To further illustrate this divide, here are some findings from a 2012 study by the Grameen Foundation titled “Women, Mobile Phones and Savings”. The study was assessing whether and if mobile phones were effective in encouraging women to participate in savings groups. The researchers found that even when women owned phones, they often did not know how to use them. They had to rely on their husbands or other members of the family to even make a call.

Another interesting fact that emerged was that 74 per cent of the married women in the group surveyed said that their husbands would not allow them to own a mobile phone. In fact, a good number of the women said that they preferred to deal with their savings without having to use the mobile phone.

These studies emphasise that the current obsession with advancing new technologies in India must be tempered with the reality of gender, as well as other social factors. Otherwise, those with access will build on their advantage, and those without will be left even further behind.

Yet, the picture is not entirely gloomy. More women do own mobile phones now. Surveys reveal that owning a phone makes them feel safer and gives them some level of autonomy and independence. Organisations working with poor women have found that women’s access to this technology has helped them to organise women, bring them together, and even overcome the handicap of lack of education by teaching them this relatively simple technology. There are many stories of transformation in the lives of women and the communities where they work with the aid of mobile phones.

If the old black instrument, where you had to shout to be heard, opened up access in ways unknown before its advent, the mobile phone has revolutionised and democratised the way we connect and communicate with each other. New technologies, like mobile telephony, should erase barriers. But it will take some effort to bring down the gender barrier.

Monday, July 13, 2015

Clamping down

Modi government's hounding of Teesta Setalvad is a message to all dissidents

The numerous cases foisted on her have little substance but are intended to paralyse work to seek justice for the victims of the Gujarat riots.

Photo Credit: Jaffar Theekkathir / Wikimedia Commons
Incredible as it might sound, the government of India is so irritated with the activities of one woman that it is finding all kinds of ways to catch her and lock her up.  The woman who continues to be a thorn in the flesh of the Modi government is Teesta Setalvad. The reason the government thinks she should be locked up is because this tenacious woman refuses to allow India, or the world, to forget what happened in Gujarat in 2002.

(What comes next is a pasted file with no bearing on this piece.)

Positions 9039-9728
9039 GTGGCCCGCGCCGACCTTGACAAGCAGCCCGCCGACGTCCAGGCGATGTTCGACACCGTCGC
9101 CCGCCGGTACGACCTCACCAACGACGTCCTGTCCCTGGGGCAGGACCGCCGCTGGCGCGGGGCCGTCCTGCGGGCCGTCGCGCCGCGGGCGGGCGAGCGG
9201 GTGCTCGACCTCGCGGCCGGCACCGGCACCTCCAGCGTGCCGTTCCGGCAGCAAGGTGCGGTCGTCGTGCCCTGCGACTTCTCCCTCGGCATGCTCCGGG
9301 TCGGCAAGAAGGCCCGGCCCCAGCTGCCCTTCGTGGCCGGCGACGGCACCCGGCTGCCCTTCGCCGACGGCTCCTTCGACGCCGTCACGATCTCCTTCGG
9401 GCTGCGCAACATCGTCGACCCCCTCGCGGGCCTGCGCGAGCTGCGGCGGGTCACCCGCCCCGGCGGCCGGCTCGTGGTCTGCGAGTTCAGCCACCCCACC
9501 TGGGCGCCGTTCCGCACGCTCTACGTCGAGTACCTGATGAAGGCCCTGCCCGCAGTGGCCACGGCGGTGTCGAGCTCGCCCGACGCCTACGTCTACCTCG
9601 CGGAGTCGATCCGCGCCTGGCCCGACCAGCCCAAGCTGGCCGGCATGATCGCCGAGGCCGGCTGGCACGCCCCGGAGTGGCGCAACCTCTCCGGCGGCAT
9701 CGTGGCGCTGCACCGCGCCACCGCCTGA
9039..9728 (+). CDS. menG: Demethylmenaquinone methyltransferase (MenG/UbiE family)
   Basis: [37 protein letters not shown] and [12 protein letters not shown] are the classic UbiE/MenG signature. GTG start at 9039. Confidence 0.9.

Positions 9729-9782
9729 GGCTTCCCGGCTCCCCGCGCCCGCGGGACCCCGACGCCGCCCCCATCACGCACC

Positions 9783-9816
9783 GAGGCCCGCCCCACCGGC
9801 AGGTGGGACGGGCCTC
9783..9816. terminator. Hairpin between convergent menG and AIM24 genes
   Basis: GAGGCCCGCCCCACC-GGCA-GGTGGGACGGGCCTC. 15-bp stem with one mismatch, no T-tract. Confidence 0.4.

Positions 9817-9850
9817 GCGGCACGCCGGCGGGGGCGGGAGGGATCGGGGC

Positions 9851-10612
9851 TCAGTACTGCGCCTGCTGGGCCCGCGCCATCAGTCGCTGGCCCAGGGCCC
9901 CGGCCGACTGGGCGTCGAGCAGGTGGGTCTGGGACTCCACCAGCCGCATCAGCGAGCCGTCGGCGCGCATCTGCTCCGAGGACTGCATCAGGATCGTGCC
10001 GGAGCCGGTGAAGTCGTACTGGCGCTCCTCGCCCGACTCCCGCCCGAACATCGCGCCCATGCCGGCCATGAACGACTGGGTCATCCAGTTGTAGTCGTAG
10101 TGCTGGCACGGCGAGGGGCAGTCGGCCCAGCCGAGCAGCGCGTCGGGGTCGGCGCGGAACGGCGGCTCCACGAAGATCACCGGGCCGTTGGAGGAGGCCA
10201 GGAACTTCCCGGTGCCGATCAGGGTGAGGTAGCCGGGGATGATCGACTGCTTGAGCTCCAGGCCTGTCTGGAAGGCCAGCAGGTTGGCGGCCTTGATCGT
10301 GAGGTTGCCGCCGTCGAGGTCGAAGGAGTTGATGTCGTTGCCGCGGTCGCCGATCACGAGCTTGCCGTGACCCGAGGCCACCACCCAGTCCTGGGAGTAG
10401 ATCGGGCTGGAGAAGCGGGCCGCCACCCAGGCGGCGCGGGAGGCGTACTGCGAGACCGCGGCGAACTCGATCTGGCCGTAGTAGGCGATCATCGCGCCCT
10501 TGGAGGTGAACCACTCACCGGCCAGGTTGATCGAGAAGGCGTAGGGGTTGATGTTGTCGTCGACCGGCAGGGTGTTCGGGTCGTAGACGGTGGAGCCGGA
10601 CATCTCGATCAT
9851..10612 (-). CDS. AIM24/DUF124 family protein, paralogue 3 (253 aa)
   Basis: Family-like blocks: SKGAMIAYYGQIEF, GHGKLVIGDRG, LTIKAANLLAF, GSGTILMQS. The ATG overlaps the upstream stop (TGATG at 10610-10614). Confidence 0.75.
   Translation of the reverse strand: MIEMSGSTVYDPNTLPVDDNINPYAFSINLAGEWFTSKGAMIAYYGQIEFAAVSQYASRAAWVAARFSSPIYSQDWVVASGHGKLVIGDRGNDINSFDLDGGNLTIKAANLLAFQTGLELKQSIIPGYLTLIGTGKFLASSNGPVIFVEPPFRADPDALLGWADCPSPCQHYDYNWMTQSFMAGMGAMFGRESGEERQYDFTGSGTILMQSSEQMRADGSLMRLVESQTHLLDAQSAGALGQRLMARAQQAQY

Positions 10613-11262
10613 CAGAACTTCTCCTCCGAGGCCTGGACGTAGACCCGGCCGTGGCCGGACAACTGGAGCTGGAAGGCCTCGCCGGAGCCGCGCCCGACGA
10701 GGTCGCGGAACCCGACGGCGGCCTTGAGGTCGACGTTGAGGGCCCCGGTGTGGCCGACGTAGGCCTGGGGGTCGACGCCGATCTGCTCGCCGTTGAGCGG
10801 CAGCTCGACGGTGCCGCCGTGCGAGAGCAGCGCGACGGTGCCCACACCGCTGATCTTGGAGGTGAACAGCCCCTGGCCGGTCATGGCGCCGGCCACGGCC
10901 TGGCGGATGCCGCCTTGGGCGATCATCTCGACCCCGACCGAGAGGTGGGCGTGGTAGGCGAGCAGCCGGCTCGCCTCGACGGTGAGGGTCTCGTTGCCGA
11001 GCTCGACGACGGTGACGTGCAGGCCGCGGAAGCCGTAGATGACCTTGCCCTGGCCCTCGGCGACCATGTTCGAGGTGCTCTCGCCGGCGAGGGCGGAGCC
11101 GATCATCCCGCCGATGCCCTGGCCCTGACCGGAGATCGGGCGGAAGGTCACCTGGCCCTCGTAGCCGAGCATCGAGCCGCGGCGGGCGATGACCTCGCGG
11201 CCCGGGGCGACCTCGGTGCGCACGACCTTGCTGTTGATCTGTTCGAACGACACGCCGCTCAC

It's another story that the multiple cases being foisted on her have little substance.  What one needs to realise is that together they are part of a plan to paralyse her ability to work and eventually to find a way to take her into custody.

The latest in the long list of inquiries and cases against Teesta Setalvad, her husband Javed Anand, and the organisations they established and run – Sabrang Communications, Sabrang Trust and Citizens for Justice and Peace – are so numerous and complex that one would need hundreds of pages just to run through the bare description.

The earliest cases date back to 2006. The latest was just last week when newspapers reported that the Central Bureau of Investigation had filed an FIR against Setalvad under Sections 120b read with Sections 35, 37 of IPC and Section 3, 11 and 19 of the FCRA Act of 2010 (criminal conspiracy and receiving funds illegally).  Setalvad has not received any notice but only heard about it from the media.

So how does one make sense of these cases that began almost a decade back but have accelerated in the past year?

Work began in 1993

Setalvad and Anand did not begin their work on communalism after the 2002 Gujarat violence, as is sometimes assumed. In fact, they set up Sabrang Communications in 1993 and began publishing the journal Communalism Combat.  It was also this company that published the Justice Srikrishna Commission Report on the Mumbai communal riots of 1992-'93 at a time when the state government would not make it available to the public.

Copies of the report were sold outside Bombay High Court and at all possible venues for as little as Rs 60. It was the only way people in the city read in detail about the culpability of the police, the Shiv Sena and the Congress state government in what happened during the weeks of violence that permanently scarred a city once considered liberal and cosmopolitan.

Between 1993 and 2002, during which period Setalvad and Anand also set up the Sabrang Trust in 1995, they were never questioned for their activities. On the contrary, they won several awards for their work. The trouble began after they established Citizens for Justice and Peace in 2002 and actively pursued  the courts cases against the perpetrators of the Gujarat violence.

This work meant collecting testimonies, providing witnesses with protection, getting on board lawyers who could formulate the arguments and ensuring that a couple of cases were moved out of Gujarat because the Supreme Court accused the state government of judicial failure.  That this effort resulted in 120 or so convictions in the different cases is a testimony to this work. The record of convictions in communal violence cases in India is so abysmal that it would not be an exaggeration to state only this type of civil society intervention could make convictions possible.

From Gujarat to Delhi